Table 2

Comparisons between males and females on global physical activity and its hypothesised predictors

 

boys

girls

p for comparison

Age

12.03 (1.45)

11.97 (1.41)

0.43

Global PA

3.00 (0.71)

2.72 (0.65)

<0.0001

Is it worth it?

3.29 (0.49)

3.13 (0.49)

<0.0001

Am I able?

3.04 (0.44)

2.86 (0.49)

<0.0001

Reinforcing

3.09 (0.46)

3.05 (0.46)

0.05

Enabling

3.53 (0.68)

3.40 (0.71)

<0.0001

Father PA

3.80 (1.11)

3.75 (1.19)

0.30

Mother PA

3.75 (1.24)

3.70 (1.26)

0.38

Note:

PA = physical activity

Table 3

Predictors of global physical activity in the whole sample

Predictor

Coefficient

SE

Beta

p

Partial R2

 

Boys (n = 691)

Age

-0.11

0.01

0.22

<0.0001

0.05

Is it worth it?

0.62

0.06

0.43

<0.0001

0.26

Reinforcing

0.22

0.06

0.14

<0.0001

0.02

Enabling

0.07

0.03

0.07

0.004

0.01

Mother education*

enabling

-0.007

0.002

-0.07

0.01

0.01

 

Model: F(5,47) = 87.45, R2 = 0.35, p < 0.0001

 

Girls (n = 827)

Age

-0.11

0.02

-0.24

<0.0001

0.05

Is it worth it?

0.26

0.10

0.19

0.01

0.01

Reinforcing

0.48

0.10

0.32

<0.0001

0.19

Mother education*

is it worth it?

0.05

0.02

0.49

0.007

0.02

Mother education*

reinforcing

-0.06

0.02

-0.51

0.005

0.02

 

Model: F(5,48) = 37.04, R2 = 0.29, p < 0.0001

Different patterns of predictors emerged in sub-samples formed on the basis of mother education, particularly for girls (see Tables 4, 5). For children with University educated mothers, 'is it worth it?' emerged as a significant predictor, while for boys in this group, father activity was also a significant but relatively weak predictor of global PA. Among those with poorly educated mothers, 'is it worth it?' predicted boys' global PA, but among girls 'reinforcing' was the only significant predictor, explaining 35% of the total explained variance in global PA (see Table 5).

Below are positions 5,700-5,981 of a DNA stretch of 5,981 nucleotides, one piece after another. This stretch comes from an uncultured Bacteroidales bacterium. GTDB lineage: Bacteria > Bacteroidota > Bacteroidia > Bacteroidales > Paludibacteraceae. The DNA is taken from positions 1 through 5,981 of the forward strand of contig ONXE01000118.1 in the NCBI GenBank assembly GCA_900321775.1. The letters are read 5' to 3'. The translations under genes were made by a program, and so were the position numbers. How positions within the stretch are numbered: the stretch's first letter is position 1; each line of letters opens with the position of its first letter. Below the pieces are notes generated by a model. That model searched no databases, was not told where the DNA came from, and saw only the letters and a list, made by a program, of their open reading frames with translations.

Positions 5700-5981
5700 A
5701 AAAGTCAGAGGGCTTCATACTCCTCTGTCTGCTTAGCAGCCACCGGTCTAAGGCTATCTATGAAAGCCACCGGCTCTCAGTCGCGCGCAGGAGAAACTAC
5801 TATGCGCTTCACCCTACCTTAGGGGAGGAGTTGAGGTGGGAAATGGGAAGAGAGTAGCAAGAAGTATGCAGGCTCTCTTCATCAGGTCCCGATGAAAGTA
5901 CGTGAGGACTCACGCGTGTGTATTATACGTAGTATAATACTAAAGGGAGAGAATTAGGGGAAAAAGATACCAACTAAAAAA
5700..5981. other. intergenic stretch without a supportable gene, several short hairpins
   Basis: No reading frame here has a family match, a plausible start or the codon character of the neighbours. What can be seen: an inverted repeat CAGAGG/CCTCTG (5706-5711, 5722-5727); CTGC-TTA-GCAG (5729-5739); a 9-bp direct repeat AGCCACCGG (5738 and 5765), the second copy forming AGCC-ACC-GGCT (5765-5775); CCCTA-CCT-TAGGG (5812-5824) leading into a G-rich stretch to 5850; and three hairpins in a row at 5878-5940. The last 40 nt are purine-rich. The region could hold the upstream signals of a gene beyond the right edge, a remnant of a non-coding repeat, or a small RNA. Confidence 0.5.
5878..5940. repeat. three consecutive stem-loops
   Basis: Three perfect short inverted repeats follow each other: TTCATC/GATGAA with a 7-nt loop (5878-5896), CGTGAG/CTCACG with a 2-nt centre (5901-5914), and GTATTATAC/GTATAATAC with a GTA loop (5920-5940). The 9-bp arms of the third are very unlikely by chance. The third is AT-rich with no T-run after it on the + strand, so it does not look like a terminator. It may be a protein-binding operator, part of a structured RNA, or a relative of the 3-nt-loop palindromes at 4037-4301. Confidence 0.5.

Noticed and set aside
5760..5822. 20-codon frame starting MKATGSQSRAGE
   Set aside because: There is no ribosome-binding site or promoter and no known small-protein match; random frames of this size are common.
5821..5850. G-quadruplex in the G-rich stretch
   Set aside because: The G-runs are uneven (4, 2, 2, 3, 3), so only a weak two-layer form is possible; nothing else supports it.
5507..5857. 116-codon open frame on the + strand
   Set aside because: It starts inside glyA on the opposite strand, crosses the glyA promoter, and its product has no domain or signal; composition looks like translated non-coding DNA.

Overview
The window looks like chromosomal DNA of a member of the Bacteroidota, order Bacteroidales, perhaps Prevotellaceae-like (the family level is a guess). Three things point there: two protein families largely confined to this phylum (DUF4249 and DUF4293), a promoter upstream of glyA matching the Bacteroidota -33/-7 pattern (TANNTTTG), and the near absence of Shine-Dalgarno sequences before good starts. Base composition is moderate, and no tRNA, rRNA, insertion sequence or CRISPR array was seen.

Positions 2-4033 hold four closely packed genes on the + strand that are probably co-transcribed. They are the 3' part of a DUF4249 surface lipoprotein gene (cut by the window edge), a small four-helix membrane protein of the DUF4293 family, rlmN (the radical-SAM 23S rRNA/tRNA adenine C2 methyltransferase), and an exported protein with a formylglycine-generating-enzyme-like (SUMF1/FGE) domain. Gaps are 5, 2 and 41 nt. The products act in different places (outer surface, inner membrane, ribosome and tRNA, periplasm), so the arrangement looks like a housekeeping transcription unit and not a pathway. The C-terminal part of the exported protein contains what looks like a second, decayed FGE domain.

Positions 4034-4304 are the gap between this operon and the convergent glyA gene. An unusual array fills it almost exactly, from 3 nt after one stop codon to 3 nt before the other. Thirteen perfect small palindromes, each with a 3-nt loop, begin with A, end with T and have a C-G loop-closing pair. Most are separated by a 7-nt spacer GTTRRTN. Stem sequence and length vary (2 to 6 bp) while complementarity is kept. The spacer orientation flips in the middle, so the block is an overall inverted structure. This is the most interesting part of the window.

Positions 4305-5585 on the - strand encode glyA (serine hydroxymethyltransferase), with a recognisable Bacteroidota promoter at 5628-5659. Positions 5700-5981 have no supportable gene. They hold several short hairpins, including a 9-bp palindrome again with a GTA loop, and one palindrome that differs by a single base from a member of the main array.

Table 4

Predictors of global physical activity among children with University educated mothers

Predictor

Coefficient

SE

z

p

Partial R 2

 

Boys (n = 130)

Age

-0.10

0.02

-0.21

<0.0001

0.04

Is it worth it?

0.80

0.14

0.57

<0.0001

0.38

Father PA

0.07

0.03

0.11

0.04

0.01

 

Model: F(3,32) = 16.76, R2 = 0.43 p < 0.0001

 

Girls (n = 130)

Age

-0.15

0.03

-0.30

<0.0001

0.08

Is it worth it?

0.74

0.09

0.53

<0.0001

0.27

 

Model: F(2,30) = 34.20, R2 = 0.36, p < 0.0001

Table 5

Predictors of global physical activity among children with mothers who did not complete secondary education

Predictor

Coefficient

SE

Beta

p

Partial R 2

 

Boys (n = 40)

Age

-0.17

0.06

-0.34

0.007

0.09

Is it worth it?

0.72

0.27

0.40

0.02

0.16

 

Model: F(2,22) = 8.39, R2 = 0.26, p = 0.002

 

Girls (n = 59)

Age

-0.14

0.04

-0.28

0.001

0.08

Reinforcing

0.65

0.15

0.51

<0.0001

0.35

 

Model: F(2,26) = 18.40, R2 = 0.44, p < 0.0001

Similar patterns of predictors emerged in models for sub-groups formed on the basis of father education; only those based on mother education are reported here.

Discussion

This study examined correlates of physical activity among children from contrasting SEP, as defined by mother education. Consistent with the published literature, the results identified higher levels of physical activity among boys compared with girls, and younger compared with older children [13]. Among low SEP boys and high SEP boys and girls, physical activity was associated with perceptions of outcomes ('is it worth it?'). These findings resonate with a national survey of USA pre-adolescents (9–13 y) that identified outcomes expectations as the only psychosocial predictor of both non-organised and organised physical [24].